FW: COCONUT OIL IN THE PACIFIC
RobertH at spc.org.nc
Mon Mar 17 18:00:18 PST 1997
>Here in the Pacific there is much confusion about what nutrition advice
>should be given regarding coconuts. We really need the latest and best
>estimate/consensus on what quantities can be consumed and by whom and whether
>they should be avoided by those with heart disease, CVD or hypertension.
>What is the chemical structure of the average coconut oil? What proportion
>of those (harmful?) 14C triglycerides do they contain? Below is a short
>extract from the PIN newsletter. Feedback is most welcome.
>COCONUT FAT - GOOD OR NOT SO GOOD?
>Despite some claims that coconut fat may be linked to the development of
>heart diseases, the coconut is still the most useful and versatile food plant
>of the South Pacific. It is generally inexpensive, has many food and non-food
>uses and is an important staple in most atoll islands.
>The flesh of the young coconut provides a delicious snack, the juice a
>refreshing and nutritious drink, the trunk and leaves have multi-purpose
>household uses, and the flesh of the mature nut provides oils for cooking,
>and for domestic and commercial purposes.
>The controversial part of the nut lies in the oil extracted from the mature
>flesh. Some U.S. scientists believe it contributes to the development of
>heart problems. This stems from the fact that coconut fat is highly
>saturated, its chemical composition being approximately 91 percent saturated
>fat, 7 per cent mono-unsaturated fat and 2 per cent polyunsaturated fat.
>Saturated fats have been found to raise the blood cholesterol levels in the
>body. For this reason it has often been labelled a 'bad' fat.
>Coconut oil neither lowers nor raises blood cholesterol levels. This special
>neutral feature is due to the chemical composition of coconut oil. More than
>two thirds of the fatty acids in coconut oil are of medium chain lengths of
>8-12 carbon chains (C8-C12). Fats which are composed principally of
>medium-chain triglycerides do not raise blood cholesterol levels when taken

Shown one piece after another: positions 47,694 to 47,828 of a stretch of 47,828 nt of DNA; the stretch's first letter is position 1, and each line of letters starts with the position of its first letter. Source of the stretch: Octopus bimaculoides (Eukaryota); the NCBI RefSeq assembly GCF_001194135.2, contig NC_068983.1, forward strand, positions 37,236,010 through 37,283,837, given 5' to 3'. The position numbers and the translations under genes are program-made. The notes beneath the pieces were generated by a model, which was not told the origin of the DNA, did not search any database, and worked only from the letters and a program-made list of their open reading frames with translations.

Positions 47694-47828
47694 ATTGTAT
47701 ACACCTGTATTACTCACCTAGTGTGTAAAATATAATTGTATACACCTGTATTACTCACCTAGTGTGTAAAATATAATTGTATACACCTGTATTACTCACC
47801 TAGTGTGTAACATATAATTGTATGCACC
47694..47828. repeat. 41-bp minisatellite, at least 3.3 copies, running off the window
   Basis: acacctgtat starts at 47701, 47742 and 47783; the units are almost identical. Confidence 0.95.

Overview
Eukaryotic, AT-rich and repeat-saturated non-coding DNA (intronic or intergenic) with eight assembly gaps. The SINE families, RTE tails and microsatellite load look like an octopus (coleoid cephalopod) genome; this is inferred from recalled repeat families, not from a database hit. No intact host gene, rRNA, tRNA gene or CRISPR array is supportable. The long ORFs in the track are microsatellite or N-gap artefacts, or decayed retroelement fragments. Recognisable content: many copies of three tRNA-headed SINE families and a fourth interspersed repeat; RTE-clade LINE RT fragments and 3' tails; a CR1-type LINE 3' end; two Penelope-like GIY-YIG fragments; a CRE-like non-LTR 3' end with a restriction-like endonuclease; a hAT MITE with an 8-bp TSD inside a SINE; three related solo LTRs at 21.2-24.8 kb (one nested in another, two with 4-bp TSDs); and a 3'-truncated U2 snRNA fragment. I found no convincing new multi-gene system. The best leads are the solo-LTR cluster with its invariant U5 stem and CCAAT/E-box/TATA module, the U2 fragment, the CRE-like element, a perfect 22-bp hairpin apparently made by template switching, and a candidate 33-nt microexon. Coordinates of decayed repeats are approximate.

>as part of a normal diet consisting of a variety of foods every day. This is
>because medium chain fats are rapidly digested and used to provide energy for
>A team of researchers from the Harvard Medical School, USA, and the Food and
>Nutrition Research Institute in the Philippines, has been studying the
>effects of various fats, particularly coconut oil, on health since 1980. They
>feel that instead of its being a 'bad' oil it may have substantial health
>benefits, based on its chemical structure.
>Also, studies have now been done on coconut oil as a part of a diet which
>contains linoleic acid (an essential fatty acid which coconut lacks). The
>results do not show that it affects the hardening of the arteries any more
>than other vegetable oils, even those that are highly polyunsaturated.
>Studies in the Philippines, where coconut oil is six per cent of the dietary
>calories, show no relationship between consumption of coconut fat and
>diseases of the heart and blood vessels. When compared to the United States,
>where coconut oil provides less than one per cent of the dietary calories,
>the Philippines has a much lower rate of cardiovascular disease. More
>research is needed to analyse the effects of dietary fatty acids on human
>health, but findings so far have prevented the passage of a Bill in the U.S.
>House of Representatives in 1987 to label products with coconut oils and
>other tropical oils as having saturated fat.
>Additionally, coconut oil is being used therapeutically in some parts of the
>world as a high-calorie regime for the treatment of malnourished children.
>Given a choice of corn, peanut or coconut oil in this dietary treatment,
>physicians at the Tropical Metabolic Research Unit of the University of the
>West Indies preferred the use of a coconut oil because, they say, it is the
>least susceptible to oxidation.
>Coconut fat or oil is, then, a very useful food, but can it be eaten freely?
>We are all only too aware that too much of any type of fat (including coconut
>fat) can be harmful to health, as fats are high in energy, and high intakes
>of them can lead to overweight and obesity.
>Coconuts are normally eaten together with a variety of other foods in the
>Pacific. For example, coconut cream added to green leafy vegetables and
>starchy staples enhances flavour and taste. The fats also assist in the
>digestion and utilisation of fat-soluble vitamins. Used this way, they do not
>pose a problem in the diet. However, if the total diet is high in other
>saturated fats from animal sources, then the total fat content of the diet
>could be too high and contribute to the rise in blood cholesterol levels in
>Nutritionist/Non-Communicable Disease Epidemiologist
>South Pacific Commission
>PO Box D5
>98848 Noumea Cedex
>Ph. (687) 26 00 00 ext 245
>fax (687) 26 38 18
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